I figured as long as the element of surprise was on my side, I could handle Gail. I'd knock on the door and straight out tell her Ted was in an accident, was hurt but wasn't hurt badly, and the accident wasn't his fault. If I hammered it fast enough - bad news, bad news, good news, good news - she'd be disarmed and perhaps even mollified. It all depended on me taking the initiative.

I turned up Church Street, went past St. Bernard's playground, and their house came in sight.

Suddenly an image came to me. It was from those old cowboy movies, where the deputy rides back into town leading the sheriff's horse without the sheriff on it.

I was almost at their walk when, hypocrite that I am, I started praying.

"Dear Lord," I mumbled, "I know you know I don't believe in you. But I'm not asking for much. Just keep Gail in the house long enough for me to put the bike out of sight and get to the front door."

Since my hypocrisy knows no bounds, I was about to utter, "Amen," when, as if bidden by the Anti-Christ himself, the front door opened and Gail stepped out.

I froze.

She gave me one long look and then folded her arms across her chest.

"As soon as I heard the siren, I knew it was that jackass and his bike," she snarled.

"Look, it's all right, really," I sputtered. "Everything's gonna be just fine."

"You mean I'm a widow?" she said.

I figured two could play her game.

"Yeah," I said, "you are ..."

I thought I saw her face light up before I whipped my punch line on her.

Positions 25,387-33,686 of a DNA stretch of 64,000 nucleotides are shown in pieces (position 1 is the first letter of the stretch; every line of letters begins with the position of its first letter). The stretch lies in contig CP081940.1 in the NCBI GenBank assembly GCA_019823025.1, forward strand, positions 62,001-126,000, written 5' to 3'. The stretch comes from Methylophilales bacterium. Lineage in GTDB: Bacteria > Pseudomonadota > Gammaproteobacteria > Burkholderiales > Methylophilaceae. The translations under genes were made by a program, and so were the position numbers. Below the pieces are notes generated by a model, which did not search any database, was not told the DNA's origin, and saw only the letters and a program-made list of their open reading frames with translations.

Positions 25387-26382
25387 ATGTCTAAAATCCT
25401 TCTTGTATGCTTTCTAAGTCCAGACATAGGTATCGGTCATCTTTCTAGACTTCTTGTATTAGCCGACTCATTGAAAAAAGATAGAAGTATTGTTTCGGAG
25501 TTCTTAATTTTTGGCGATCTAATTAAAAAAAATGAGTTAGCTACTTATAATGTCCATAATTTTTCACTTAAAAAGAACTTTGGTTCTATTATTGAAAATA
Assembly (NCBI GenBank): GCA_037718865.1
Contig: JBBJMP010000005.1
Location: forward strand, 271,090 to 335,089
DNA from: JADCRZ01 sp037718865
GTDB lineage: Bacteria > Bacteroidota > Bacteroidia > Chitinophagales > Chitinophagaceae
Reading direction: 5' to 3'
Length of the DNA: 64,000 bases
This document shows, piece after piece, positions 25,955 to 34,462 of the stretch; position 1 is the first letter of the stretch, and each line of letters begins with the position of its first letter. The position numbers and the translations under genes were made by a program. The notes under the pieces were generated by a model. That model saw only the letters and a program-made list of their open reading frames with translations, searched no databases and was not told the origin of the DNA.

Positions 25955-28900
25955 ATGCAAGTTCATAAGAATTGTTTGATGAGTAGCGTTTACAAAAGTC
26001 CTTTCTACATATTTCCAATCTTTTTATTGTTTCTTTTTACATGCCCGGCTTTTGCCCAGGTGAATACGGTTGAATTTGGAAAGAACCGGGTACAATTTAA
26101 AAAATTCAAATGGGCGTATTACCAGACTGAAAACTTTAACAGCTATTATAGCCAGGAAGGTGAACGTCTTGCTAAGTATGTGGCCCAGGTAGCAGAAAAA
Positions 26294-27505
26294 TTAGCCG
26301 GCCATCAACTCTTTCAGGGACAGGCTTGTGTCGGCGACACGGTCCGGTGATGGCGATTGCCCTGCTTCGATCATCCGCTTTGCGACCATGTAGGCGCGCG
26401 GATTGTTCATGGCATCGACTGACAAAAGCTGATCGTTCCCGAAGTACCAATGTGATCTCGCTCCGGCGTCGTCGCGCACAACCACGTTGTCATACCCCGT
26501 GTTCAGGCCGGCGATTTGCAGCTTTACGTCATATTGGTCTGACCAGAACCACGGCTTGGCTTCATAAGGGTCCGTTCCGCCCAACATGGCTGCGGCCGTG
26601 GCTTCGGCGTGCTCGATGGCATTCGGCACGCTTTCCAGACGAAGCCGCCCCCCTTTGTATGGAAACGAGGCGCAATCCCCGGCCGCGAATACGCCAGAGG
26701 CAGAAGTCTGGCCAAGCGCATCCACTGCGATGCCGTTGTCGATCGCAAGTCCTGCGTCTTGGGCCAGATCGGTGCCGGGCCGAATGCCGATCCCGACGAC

" but not for a long time."

"Too bad you're not on TV, funnyman," she said. "Then I could turn you off."

"Hey, I'd love to continue our conversation, it being so pleasant and all," I said, "but where do you want me to put his bike?"

"How's about in the friggin' lake?" she snapped.

I put down the kickstand, leaned the bike on it, turned on my heels and left.


and the deals

I was right about Ted not being injured. After a bunch of X-rays and tests, a bunch of pokings and proddings, the hospital released him. So the poor sod never even got to spend the night in peace and quiet, away from his ball and chain.

But this was the last straw for Gail. Within days, she'd gotten a hold of some downstate shyster and sued Ted for divorce.

The settlement was predictable: She got the house, the car and the savings account.

He got the debts, the cats and his bike.

Then before we knew it, she cashed in everything and moved to Florida, where in no time flat she married an octogenarian millionaire.

It was a classic shafting, one that outraged everyone who knew about it. But Ted didn't seem the least bit bothered - if anything, his sunny disposition was even sunnier.

A few months after The Great Divide, a bunch of us were having coffee in Alice's Restaurant and Long John Carhartt said what we'd all been thinking.

"Ya know," he said, "I feel bad about the lousy deal you got with your divorce."

"Lousy deal?" said Ted. "What lousy deal?"

"Well," said Long John, "Gail got the house, the car and the money, right?"

"Sure," said Ted. "But I got everything that mattered: my bike, the kitties and best of all, my freedom. No need to feel bad for me."

Then his face split into a lopsided grin.

"But if you really wanna feel sorry for someone," he said, "you can start with that sorry old millionaire."